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New guides from Extension: Food, water, energy; apples and pumpkins

Posted by struscott | May 18, 2020
Multitude of people at the entrance of the Public Market on Pike Place in Seattle.The latest guides from WSU Extension, available for free online, help Northwest farmers and orchardists, food importers, and agricultural stakeholders learn about new rules, improved practices, and changing conditions.

New publications include:

  • Economic Feasibility of Using Alternative Plastic Mulches: A Pumpkin Case Study in Western Washington (TB68E). Laid in the field for weed control, moisture conservation, soil warming, and improved yields, biodegradable mulches are an environmentally friendly alternative to conventional polyethylene mulch. This guide helps Washington growers estimate the physical and financial requirements of planting pumpkins on a more sustainable product. Authors include School of Economic Sciences faculty member and IMPACT Center Assistant Director Suzette Galinato, University of Tennessee Professor Margarita Velandia, and Shuresh Ghimire, assistant extension educator with the University of Connecticut.
  • Foreign Supplier Verification Programs (FSVP): An Overview (FS341E). By scientists Ewa Pietrysiak and Girish Ganjyal in the School of Food Science, this is an overview for the food industry on the Foreign Supplier Verification Program and its rules and terminology covering the importation of food products into the U.S.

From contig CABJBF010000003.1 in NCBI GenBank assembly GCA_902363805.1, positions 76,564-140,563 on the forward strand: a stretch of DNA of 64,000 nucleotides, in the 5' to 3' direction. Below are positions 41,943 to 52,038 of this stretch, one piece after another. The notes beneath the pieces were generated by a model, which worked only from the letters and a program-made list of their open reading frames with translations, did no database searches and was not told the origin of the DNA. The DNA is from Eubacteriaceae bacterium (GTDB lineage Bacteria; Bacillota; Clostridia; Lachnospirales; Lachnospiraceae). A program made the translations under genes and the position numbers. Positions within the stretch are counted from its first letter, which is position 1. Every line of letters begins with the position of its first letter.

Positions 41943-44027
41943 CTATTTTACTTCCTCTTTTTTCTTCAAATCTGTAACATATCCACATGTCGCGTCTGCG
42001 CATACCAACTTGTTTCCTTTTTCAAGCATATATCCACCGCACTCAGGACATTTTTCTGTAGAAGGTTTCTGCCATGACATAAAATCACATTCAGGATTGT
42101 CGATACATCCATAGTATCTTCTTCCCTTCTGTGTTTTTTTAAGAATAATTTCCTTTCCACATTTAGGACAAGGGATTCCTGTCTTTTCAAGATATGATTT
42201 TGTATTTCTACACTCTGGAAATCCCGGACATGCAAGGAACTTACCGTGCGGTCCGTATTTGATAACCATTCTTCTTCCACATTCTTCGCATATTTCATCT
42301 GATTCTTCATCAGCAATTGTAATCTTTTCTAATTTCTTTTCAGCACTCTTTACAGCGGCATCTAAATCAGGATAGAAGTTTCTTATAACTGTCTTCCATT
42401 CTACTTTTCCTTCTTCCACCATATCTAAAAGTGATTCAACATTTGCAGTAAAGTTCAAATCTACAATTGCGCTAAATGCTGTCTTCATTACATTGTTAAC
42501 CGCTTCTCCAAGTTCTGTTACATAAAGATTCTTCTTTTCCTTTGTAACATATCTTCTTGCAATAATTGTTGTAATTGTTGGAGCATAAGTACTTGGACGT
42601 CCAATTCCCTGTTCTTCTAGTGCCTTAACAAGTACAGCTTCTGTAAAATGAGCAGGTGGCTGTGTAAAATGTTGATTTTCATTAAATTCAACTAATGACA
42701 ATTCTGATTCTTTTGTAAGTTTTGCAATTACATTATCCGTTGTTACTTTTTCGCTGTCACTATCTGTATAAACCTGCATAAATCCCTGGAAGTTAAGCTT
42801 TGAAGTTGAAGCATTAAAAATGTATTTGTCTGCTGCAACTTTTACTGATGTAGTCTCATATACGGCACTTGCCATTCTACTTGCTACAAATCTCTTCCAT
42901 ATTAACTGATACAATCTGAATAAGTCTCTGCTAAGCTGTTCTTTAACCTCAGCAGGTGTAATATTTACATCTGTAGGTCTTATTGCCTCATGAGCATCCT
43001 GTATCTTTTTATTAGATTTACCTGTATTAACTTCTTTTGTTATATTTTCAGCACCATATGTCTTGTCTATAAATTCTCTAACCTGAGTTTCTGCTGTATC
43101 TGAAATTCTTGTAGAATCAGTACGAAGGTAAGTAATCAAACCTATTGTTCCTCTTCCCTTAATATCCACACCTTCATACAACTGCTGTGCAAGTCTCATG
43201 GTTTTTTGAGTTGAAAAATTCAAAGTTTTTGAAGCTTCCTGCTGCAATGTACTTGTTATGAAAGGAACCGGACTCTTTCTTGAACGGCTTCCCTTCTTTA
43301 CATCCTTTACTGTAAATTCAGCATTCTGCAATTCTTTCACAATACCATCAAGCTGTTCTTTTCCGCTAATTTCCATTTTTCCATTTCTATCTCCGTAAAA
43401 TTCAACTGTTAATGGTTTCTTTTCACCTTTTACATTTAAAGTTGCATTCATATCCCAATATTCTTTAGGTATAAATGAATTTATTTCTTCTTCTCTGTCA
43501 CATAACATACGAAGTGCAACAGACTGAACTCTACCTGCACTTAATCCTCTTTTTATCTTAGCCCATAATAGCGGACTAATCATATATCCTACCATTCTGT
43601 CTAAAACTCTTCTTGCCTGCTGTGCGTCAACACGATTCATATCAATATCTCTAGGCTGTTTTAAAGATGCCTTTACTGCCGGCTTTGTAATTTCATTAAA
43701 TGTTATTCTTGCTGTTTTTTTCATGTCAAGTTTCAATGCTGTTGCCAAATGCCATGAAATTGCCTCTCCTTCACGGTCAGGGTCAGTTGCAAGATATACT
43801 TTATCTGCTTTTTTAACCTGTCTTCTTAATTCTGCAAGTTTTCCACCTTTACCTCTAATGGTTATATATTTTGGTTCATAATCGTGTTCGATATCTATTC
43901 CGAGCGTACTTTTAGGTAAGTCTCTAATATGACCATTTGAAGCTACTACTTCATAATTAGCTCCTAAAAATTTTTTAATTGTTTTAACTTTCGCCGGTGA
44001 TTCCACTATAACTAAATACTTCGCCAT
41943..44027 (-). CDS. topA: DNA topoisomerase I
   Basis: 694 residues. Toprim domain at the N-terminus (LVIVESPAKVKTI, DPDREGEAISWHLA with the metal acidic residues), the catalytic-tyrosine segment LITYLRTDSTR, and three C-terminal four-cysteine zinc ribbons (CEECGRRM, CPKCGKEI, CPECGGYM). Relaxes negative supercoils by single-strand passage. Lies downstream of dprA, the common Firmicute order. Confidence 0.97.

• 2019 Cost Estimates of Establishing, Producing, and Packing Honeycrisp Apples in Washington State (TB70E). This publication, by Karina Gallardo, School of Economic Sciences associate professor/Extension specialist and co-director of the IMPACT Center, and IMPACT Center Assistant Director Suzette Galinato, explores the physical and financial requirements of Honeycrisp production, packing, and establishment.
  • Perspectives from Stakeholders on the Food-Energy-Water Nexus in Metropolitan Seattle (TB69E). Climate change, population growth, urbanization, and dependence on international trade have all increased the demand for food, energy, and water resources, while raising the complexity of management decisions. This publication provides a snapshot of perspectives from stakeholders across the Pacific Northwest. Authors include Liz Allen, Douglas Collins, and Kirti Rajagopalan with the WSU Center for Sustaining Agriculture and Natural Resources; Brad Gaolach with the WSU Metropolitan Center for Applied Research and Extension; Kevan Moffett with the WSU School of the Environment; Michael Brady with the WSU School of Economics; Julie Padowski with the Center for Environmental Research, Education and Outreach (CEREO) and State of Washington Water Research Center; and Sasha McLarty with the WSU Department of Civil and Environmental Engineering.